To Shroom Or Not to Shroom: Know Your Mushrooms

Mushrooms, toadstools, fungus. They might look identical, but amateurs should not pick them in woods. Many wild species of fragrant, tasty mushrooms add a distinctive flavor to soups or stews. White button mushrooms can be purchased in your local supermarket’s produce section. They are not vegetables. They are part of the fungus flora. Certain species can be grown in a commercial setting, but others only grow wild. Although mushrooms are low in fat and calories but still have nutritional value, they add flavor and volume to many dishes. See soulcybin scam to get more info.

Even though you love their culinary potential, don’t rush to get them after the next storm and pick the tiny toadstools growing on the lawn for your morning egg. Many can be deadly and skilled pickers are required to identify them. There are many types of cremini that are popular around the globe, such as oyster, chanterelle or morel. They are rich in flavor, more expensive and preferable to the white variety by discriminating chef. Frenchmen wouldn’t dream of using the bourgeois white button variety. Many species require cooking and should not be eaten raw, including the morel. Large portobello are a popular option for vegetarians and make a good substitute for meat. The highly prized ruffle, which is native to France, tops the list. However, other countries are willing to pay an exorbitant amount to import them. (Those French. You can only get the best for your discriminating palates.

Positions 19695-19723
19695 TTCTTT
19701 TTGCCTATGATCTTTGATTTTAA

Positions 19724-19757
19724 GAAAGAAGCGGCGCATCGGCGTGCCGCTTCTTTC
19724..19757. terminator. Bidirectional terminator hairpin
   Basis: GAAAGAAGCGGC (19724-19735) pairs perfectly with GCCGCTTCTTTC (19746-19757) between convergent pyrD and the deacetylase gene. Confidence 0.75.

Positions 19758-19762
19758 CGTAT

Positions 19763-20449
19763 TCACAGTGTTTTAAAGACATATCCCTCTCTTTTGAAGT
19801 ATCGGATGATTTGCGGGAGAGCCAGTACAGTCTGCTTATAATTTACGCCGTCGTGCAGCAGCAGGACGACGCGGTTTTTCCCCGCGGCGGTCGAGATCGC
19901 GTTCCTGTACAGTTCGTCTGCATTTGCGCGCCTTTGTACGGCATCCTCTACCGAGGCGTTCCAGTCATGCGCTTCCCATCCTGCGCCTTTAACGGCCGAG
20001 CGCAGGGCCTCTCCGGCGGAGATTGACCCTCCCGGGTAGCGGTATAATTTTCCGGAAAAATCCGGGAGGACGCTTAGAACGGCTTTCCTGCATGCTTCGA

Although mushrooms could have been discovered in cavemen’s times, there is evidence that they were first used by humans in ancient China. (Long before Marco Polo explorer traveled over to China. Romans were always on top of the latest food discoveries and enjoyed mushrooms as a food. But since not all mushrooms can be eaten, those imaginative emperors employed food tasting experts to determine which mushrooms might be harmful. It is certainly not an easy job. Never know when your last meal might be. They have been dried, then eaten all winter long, making them very popular throughout history.

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